The good social work leader
Could a ‘systems-psychodynamic’ approach to leadership transform the workplace?
Published by Professional Social Work magazine, 22 December, 2021
We’ve all heard of them – some will even have been in them: work environments characterised by high sickness and vacancy rates, often propped up by agency staff.
But how to avoid them? Well, you could start by adopting a ‘systems-psychodynamic’ approach to leadership.
Drawing from psychology, it encourages leaders to think more broadly about the systems in which they work and the people around them – and themselves.
Jennie McShannon, an organisational consultant who trains leaders, says it’s an approach that should not be alien to social workers.
“Everyone who uses social work services is part of a system – they are part of a family, they have a past, present and future, a community and network. So often social workers are thinking about them in a system.
“Similarly, we are thinking about leadership in the system. As a leader they need to understand the wider system and context in which they are working.”
Improving work environments isn’t just about more resources – it’s as much about relationships and how people feel about their place in the system.
“People are able to work in highly stressful environments with a lack of resources – though there is a question around sustainability and what’s fair and reasonable,” says Jennie.
“Stress is exacerbated by leaders who may not be confident or competent to contain and support and help the team manage in the context of uncertainty and scarcity of resources and under pressure.”
An effective leader will see “under the surface” to understand the dynamics within their team and organisation, says Jennie.
“The systems-psychodynamic approach is to think wider than what’s immediately in front of you and to think deeper. To bring the water level down – the more that can be seen and thought about the better the decisions made.”
This also recognises diversity within the workforce, says Jo Williams, a social worker and senior lecturer who works with Jennie to deliver training to leaders and managers in the systems-psychodynamic approach through Tavistock Consulting. The company is part of the Tavistock and Portman NHS Foundation Trust, a specialist mental health trust in north London.
“By working with leaders to be more relational and curious and to be able to appreciate multiple truths and diverse perspectives, our hope would be they model that way of being with their staff,” she says.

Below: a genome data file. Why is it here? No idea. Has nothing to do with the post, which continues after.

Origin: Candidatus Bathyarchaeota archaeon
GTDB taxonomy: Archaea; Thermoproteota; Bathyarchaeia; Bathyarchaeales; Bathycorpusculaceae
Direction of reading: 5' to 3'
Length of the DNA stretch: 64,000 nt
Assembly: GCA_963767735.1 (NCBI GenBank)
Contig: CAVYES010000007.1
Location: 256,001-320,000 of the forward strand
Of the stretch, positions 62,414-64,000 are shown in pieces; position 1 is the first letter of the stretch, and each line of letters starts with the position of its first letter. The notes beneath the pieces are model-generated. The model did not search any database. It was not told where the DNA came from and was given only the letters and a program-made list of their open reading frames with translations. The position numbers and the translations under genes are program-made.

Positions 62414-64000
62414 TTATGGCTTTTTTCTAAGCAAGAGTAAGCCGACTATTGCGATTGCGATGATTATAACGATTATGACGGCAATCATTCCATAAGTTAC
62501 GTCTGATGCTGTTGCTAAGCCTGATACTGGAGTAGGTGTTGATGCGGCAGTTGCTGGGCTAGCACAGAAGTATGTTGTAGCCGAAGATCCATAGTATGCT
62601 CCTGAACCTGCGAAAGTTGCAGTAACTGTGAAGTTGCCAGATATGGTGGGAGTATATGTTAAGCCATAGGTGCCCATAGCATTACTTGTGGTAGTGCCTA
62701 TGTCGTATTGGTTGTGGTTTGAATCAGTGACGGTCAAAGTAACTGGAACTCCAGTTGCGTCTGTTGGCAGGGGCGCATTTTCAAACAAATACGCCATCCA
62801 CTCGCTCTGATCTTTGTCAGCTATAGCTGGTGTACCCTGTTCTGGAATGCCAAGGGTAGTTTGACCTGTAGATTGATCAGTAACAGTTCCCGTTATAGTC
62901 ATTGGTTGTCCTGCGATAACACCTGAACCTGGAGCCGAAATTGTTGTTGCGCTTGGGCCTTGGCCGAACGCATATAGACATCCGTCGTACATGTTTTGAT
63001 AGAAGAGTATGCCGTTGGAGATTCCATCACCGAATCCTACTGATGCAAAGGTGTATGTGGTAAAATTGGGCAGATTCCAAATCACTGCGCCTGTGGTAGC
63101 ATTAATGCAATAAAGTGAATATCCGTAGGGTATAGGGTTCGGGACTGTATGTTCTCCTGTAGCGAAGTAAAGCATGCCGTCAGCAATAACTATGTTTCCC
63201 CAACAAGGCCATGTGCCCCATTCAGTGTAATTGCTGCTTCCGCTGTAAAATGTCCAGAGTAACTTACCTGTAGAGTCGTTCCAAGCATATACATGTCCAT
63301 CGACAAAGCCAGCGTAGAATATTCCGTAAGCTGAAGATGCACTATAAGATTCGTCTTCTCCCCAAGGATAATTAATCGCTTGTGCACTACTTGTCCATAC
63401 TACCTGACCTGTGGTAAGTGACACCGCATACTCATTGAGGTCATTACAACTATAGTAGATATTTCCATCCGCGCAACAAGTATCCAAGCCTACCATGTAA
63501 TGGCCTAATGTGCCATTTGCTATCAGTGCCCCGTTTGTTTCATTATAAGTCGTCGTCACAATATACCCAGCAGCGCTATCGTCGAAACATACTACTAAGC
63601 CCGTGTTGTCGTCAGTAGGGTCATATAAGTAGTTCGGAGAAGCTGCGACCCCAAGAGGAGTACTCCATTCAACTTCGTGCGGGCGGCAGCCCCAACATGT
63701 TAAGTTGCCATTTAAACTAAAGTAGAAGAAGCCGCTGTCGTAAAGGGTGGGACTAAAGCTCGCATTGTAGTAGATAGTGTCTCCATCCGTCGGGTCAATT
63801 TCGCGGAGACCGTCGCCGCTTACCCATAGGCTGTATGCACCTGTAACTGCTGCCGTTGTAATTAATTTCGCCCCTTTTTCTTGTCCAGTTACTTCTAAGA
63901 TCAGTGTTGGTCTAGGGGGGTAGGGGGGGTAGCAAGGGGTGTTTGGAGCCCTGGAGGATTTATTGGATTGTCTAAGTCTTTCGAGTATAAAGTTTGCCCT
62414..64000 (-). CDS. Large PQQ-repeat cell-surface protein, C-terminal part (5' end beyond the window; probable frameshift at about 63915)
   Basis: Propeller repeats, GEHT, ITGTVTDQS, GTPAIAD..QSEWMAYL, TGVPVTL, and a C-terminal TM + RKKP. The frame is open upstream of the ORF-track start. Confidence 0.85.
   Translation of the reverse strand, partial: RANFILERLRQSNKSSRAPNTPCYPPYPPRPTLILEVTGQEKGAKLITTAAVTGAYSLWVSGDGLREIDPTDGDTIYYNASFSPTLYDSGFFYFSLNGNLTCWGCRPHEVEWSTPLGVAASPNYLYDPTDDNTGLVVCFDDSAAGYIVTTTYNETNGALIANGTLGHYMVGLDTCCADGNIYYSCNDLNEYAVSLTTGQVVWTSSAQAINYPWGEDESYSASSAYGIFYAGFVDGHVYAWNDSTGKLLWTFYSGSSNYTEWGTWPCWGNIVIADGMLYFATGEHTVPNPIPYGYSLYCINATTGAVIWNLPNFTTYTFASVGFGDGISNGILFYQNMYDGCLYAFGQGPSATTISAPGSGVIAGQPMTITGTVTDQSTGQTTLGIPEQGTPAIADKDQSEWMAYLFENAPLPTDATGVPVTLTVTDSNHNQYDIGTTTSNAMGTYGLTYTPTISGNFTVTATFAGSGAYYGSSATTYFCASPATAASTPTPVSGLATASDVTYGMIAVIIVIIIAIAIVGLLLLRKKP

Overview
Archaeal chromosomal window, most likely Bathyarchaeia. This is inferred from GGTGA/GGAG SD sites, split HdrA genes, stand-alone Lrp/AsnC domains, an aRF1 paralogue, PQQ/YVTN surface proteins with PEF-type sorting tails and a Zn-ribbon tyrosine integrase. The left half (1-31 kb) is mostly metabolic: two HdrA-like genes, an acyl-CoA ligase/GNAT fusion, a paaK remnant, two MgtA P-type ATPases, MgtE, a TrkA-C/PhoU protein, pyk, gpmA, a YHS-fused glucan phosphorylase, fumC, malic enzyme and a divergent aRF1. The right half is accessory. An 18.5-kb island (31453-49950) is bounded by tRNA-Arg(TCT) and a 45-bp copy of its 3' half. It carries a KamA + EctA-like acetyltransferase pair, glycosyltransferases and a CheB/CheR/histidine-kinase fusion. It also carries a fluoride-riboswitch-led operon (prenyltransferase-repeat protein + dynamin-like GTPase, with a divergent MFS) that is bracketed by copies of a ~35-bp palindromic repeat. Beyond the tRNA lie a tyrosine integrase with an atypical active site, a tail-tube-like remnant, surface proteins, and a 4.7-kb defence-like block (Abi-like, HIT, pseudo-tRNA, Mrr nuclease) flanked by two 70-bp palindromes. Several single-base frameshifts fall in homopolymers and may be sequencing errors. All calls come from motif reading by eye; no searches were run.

“It is inviting people to think about difference and about who they are, what they share about themselves and what remains unvoiced. What they know about their teams and don’t know.
“How you have conversations with people about those differences, to think about power and privilege with individuals but also within the team context and how that might be playing out.”
This may include talking about the barriers preventing people of colour and other minoritised groups from progressing in their careers.
“What we know about social work is that it is a diverse workforce. But as people progress through their career it becomes less diverse,” says Jo.
“It’s those stories that might be playing out about people and what we need to do to enable people to reach a level playing field.”
The concept of authority – and who is authorised by the system and who isn’t – is important to analyse, says Jennie.
“Is a white leader getting authorised in a different way to a black leader? Is a person of colour getting the jobs and being supported? Then there is authorisation from below – is a white leader and a leader of colour being sanctioned in role differently by staff?
“There is also the authority we carry in ourselves that is often very deeply personal, of how we take up roles in families, the internal models we carry with us from early childhood.”
Such self-reflection “isn’t hugely different from being a social worker”, says Jo. But sometimes those who progress to leadership positions lose sight of it because they can “become overwhelmed by managerialism”.
Jo describes a good leader as “confident, curious, insightful, appreciative, relational” – and in touch with their own vulnerabilities.
Jennie adds: “We all have the capacity to behave in unhelpful and even toxic ways. It is about how we are able to contain ourselves and manage the anxiety that comes with the nature of the work, and respond to the pressures in the system.”
For more information about the programme see here
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